Tentacles can refer to the elongated flexible organs that are present in some animals, especially invertebrates, and sometimes to the hairs of the leaves of some insectivorous plants. Usually, they are used for feeding, feeling and grasping. Anatomically, they work like other muscular hydrostats.
Tentacles in invertebrates
Template:See also The phylum Mollusca includes many species with muscular hydrostats in the form of tentacles and arms (octopuses do not have tentacles: they have arms). Tentacles are longer than arms and usually have suckers at their tips only. Squid and cuttlefish have eight arms like octopuses, but also two tentacles.
The tentacles of the Giant Squid and Colossal Squid are particularly formidable, having powerful suckers and pointed teeth at the ends of the tentacle. The teeth of the Giant Squid are small, "bottle cap"-shaped circular saws, while the tentacles of the Colossal Squid wield two long rows of swivelling and three-pointed hooks.
Snails are another class of Mollusca. They have far less elaborate tentacles than the Cephalopods. Pulmonate land snails usually have two sets of tentacles on the head: the upper pair have an eye at the end; the lower pair are for olfaction. Both pairs are fully retractable. Some marine snails such as the abalone and the top snails, Trochidae have numerous small tentacles around the edge of the mantle. These are known as pallial tentacles.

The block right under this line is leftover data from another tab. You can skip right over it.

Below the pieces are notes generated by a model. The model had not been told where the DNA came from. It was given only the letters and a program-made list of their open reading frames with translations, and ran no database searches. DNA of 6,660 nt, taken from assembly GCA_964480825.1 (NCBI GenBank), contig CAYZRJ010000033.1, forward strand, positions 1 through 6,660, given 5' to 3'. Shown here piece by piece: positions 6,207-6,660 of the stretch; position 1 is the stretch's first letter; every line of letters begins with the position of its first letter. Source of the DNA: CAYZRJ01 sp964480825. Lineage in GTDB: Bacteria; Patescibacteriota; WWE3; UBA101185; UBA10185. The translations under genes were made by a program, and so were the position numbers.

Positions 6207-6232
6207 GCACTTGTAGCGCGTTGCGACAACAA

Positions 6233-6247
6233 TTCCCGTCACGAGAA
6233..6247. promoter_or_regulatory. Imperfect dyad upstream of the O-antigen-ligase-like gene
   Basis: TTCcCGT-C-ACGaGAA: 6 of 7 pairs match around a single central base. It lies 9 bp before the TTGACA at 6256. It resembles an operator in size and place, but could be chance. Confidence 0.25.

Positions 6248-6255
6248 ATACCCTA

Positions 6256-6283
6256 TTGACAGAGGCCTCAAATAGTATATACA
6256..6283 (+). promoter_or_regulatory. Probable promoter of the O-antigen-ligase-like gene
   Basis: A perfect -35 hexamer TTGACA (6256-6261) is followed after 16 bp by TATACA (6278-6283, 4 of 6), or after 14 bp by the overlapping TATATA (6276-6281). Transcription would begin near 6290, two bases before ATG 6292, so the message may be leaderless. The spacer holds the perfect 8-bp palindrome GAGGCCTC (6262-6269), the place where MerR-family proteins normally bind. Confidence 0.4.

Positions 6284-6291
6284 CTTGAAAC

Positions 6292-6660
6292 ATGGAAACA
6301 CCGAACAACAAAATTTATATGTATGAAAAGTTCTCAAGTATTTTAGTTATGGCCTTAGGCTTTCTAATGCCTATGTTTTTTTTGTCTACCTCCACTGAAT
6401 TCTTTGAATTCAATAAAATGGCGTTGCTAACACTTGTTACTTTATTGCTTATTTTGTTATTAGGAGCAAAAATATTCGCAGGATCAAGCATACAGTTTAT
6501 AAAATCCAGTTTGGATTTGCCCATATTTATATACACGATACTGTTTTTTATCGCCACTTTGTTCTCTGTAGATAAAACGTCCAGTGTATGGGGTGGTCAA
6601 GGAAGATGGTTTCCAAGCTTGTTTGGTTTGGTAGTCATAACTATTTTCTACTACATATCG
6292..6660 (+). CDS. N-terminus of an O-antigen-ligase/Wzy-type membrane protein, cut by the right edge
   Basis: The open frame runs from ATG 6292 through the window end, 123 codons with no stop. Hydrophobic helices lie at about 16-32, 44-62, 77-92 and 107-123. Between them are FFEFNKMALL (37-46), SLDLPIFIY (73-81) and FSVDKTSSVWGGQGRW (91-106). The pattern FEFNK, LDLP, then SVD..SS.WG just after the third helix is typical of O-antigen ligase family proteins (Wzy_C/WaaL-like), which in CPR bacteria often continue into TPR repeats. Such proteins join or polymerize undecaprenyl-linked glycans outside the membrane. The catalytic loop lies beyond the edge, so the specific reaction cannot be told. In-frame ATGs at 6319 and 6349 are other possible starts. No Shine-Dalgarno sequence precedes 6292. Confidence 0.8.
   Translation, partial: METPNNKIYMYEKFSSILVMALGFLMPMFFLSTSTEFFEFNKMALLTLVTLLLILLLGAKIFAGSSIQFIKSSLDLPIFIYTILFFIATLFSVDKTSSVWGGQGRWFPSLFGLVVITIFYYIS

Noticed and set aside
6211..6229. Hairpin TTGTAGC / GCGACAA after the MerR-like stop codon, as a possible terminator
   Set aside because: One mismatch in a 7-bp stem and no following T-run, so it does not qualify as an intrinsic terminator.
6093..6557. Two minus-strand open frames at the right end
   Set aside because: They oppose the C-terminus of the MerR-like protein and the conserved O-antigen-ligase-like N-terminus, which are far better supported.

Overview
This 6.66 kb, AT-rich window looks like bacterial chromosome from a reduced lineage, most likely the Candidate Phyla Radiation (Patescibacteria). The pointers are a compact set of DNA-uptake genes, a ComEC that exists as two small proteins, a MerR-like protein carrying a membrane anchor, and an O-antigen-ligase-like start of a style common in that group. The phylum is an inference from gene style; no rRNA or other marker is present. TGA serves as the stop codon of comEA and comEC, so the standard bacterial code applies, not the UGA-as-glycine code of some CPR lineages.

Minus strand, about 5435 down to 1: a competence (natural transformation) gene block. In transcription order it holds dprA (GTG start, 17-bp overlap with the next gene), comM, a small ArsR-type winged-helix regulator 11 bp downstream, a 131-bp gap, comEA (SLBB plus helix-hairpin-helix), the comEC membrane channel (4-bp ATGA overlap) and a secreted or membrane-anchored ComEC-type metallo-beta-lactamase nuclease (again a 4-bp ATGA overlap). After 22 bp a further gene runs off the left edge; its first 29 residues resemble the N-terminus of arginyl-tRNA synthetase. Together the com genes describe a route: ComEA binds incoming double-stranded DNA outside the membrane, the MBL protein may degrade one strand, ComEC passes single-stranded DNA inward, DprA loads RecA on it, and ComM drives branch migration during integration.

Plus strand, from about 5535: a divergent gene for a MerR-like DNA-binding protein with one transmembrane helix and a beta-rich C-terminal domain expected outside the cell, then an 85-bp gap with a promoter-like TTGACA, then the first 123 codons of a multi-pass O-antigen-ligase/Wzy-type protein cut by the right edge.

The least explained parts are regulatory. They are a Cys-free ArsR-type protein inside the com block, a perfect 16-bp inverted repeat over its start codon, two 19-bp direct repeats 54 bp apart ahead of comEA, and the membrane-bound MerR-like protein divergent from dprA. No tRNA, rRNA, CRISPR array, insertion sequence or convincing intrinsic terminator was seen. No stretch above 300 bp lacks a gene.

Cnidarians, which include among others the jellyfishes, are another phylum with many tentaculated specimens. Cnidarians often have huge numbers of cnidocytes on their tentacles. Cnidocytes are cells containing a coiled thread-like structure called a nematocyst, which can be fired at potential prey.
Many species of the jellyfishlike ctenophores have two tentacles, while some have none. Their tentacles have adhesive structures called colloblasts or lasso cells. These cells burst open when prey comes in contact with the tentacle; sticky threads released from each of the colloblasts will then capture the food.
Bryozoa (Moss animals) are tiny creatures with a ring of tentacles surrounding the mouth.
Tentacles in terrestrial vertebrates
The Tongue of terrestrial vertebrates functions very much like a tendril or a short tentacle, helping to manipulate, as well as taste food as it enters the mouth. Some vertebrates, like Giraffes, have prehensile tongues, allowing them to pull food into the mouth, also frogs and Chameleons have extremely long, elastic tongues (often longer than their own bodies) that can catch prey. If we, humans, weren't land vertebrates with tongues perhaps we would see that the tongue is a type of tentacle.
Tentacles in amphibians
Tentacles in mammals
The star-nosed mole, Condylura cristata, possesses nasal tentacles which are mobile and extremely sensitive, helping the animal to find its way about the burrow and detect prey.
Tentacles in plants
On a sundew plant, they are hairlike projections with a drop of nectar-like glue which attract insects. When an insect is captured, the tentacles bend inward and the leaf rolls together as shown in the picture. The tentacles then secrete digestive enzymes to dissolve and engulf the insect.
Exobiology and science fiction
Tentacles have evolved independently many times in Earth. They clearly help animals and even plants to survive and reproduce. Exbiologists and hard science fiction writers speculate that 'alien life may have tentacles. See The Aliens of the Flaming Red Sun,